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MFG closure leaves future uncertain for hundreds

Updated: Jun. 9, 2021 at 7:03 PM CDT
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ABERDEEN, S.D. (Dakota News Now) - The announcement that Molded Fiber Glass would be closing it’s Aberdeen plant has shocked not only the employees there, but city and state officials as well. Now an effort to find new jobs for those affected is underway.

The company announced Tuesday that the plant would continue to fulfill orders until August 6th. The plant exclusively makes blades for wind turbines, and employees 300 people. It’s a strike to the city that has seen significant growth in it’s industry even through the pandemic... and helped bring in steady tax revenue for the city. The closure will leave hundreds without jobs by late summer.

“We don’t want to see anybody going out of business. We don’t like to see employers close even if they have a few people. But having 300 is a major impact.” said Aberdeen Mayor Travis Schaunaman.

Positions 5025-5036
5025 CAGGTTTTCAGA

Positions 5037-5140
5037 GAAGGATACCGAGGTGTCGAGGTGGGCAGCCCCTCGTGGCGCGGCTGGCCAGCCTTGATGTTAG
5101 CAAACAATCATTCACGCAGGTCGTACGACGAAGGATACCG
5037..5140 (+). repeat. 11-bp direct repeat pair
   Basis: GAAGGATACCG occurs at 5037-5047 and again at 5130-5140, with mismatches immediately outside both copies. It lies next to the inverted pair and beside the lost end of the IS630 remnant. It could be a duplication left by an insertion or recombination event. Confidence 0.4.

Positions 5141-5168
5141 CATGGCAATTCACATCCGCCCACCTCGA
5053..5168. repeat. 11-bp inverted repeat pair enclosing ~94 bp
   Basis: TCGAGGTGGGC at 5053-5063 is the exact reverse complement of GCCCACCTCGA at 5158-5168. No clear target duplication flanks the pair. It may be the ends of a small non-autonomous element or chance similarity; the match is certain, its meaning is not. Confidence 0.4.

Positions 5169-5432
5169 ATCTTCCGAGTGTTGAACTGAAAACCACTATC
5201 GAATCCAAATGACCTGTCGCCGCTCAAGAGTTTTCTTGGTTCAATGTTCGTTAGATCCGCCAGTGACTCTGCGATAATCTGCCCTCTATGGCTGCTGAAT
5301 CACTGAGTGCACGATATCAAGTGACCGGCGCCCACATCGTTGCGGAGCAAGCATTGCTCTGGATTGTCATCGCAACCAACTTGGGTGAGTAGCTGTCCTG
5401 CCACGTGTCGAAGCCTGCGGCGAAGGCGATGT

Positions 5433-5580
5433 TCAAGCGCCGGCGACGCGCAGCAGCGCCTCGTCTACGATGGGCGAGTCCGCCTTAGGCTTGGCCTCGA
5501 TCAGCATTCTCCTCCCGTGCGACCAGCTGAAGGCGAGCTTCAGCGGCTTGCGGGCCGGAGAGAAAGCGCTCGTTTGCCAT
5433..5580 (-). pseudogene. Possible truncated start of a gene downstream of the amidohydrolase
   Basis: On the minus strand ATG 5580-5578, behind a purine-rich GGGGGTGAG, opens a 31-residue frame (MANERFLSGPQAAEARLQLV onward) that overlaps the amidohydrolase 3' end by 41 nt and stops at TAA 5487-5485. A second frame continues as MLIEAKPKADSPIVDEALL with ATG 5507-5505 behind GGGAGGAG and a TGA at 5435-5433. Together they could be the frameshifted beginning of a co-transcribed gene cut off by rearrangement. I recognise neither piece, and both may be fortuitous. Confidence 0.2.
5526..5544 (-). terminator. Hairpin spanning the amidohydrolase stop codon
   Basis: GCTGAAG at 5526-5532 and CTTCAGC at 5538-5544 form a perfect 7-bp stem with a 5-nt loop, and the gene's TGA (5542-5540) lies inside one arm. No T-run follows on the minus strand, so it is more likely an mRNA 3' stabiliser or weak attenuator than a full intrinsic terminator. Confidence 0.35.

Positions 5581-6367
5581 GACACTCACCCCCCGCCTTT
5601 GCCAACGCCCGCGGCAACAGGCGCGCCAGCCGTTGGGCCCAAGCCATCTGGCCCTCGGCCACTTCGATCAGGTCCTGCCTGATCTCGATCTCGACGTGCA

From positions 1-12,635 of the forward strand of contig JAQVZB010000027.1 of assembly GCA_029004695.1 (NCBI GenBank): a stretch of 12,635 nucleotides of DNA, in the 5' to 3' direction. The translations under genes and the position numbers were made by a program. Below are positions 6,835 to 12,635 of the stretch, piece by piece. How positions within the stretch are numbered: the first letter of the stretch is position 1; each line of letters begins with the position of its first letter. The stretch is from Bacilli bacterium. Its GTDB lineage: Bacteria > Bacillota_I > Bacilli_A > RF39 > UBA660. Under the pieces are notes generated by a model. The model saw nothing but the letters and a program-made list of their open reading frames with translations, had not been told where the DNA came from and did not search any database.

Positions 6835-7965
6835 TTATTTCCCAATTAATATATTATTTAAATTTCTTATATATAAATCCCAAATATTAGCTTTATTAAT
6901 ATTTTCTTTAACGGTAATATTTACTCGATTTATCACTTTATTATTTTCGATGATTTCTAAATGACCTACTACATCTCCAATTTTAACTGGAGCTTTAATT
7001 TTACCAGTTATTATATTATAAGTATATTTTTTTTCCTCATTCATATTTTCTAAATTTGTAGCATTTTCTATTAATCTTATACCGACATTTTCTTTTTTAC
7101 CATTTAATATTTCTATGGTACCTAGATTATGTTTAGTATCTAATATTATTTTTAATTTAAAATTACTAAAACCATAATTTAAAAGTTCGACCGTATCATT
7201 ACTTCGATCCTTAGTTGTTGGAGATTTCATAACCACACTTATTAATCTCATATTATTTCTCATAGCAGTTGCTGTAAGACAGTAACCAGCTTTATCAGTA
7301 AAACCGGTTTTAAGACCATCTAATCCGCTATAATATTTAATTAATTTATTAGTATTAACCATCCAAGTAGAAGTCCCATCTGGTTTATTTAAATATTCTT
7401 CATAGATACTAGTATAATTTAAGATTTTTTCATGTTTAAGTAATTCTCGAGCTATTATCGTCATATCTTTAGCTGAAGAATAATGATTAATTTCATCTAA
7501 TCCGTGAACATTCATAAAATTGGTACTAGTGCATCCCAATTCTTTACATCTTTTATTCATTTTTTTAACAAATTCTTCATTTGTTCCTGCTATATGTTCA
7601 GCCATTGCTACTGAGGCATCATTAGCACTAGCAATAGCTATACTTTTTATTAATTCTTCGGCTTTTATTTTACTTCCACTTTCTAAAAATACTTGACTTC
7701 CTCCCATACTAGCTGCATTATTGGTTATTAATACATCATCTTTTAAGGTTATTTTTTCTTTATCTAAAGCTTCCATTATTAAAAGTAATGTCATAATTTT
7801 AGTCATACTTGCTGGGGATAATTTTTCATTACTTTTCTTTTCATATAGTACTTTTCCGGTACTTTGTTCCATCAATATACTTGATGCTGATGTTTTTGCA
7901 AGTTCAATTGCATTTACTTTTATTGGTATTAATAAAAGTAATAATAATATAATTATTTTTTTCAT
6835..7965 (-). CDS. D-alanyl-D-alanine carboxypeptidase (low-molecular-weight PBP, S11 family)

And the closure affects more than just the city of Aberdeen, but the region and state as well. In a statement, Governor Kristi Noem said,

“I am deeply saddened by the news of MFG’s closure today. We will immediately send a rapid response team to stand by those individuals and families impacted and help them find new opportunities to pursue a fulfilling job or new career path.”

Statement to Dakota News Now from Gov. Kristi Noem.

The city of Aberdeen and the South Dakota Department of Labor and Regulation are already preparing to assist those affected, and help them find new opportunities.

“We can help talk about reemployment assistance benefits that are available to them. But also connect them to workers training options across the state.” said SDDLR Director of Workforce Development Kendra Ringstmeyer. “We really want people make wise decisions when they’re looking at training. Where are the needs, and what type of training is needed to fill those jobs.”

Schaunaman said his priority will be to keep as many of those affected workers in Aberdeen as possible, and help them find jobs at other businesses in the city.

“I’m really confident that they’ll be able to be easily displaced, and hopefully we don’t lose any of them from the community as a whole.” said Schaunaman.

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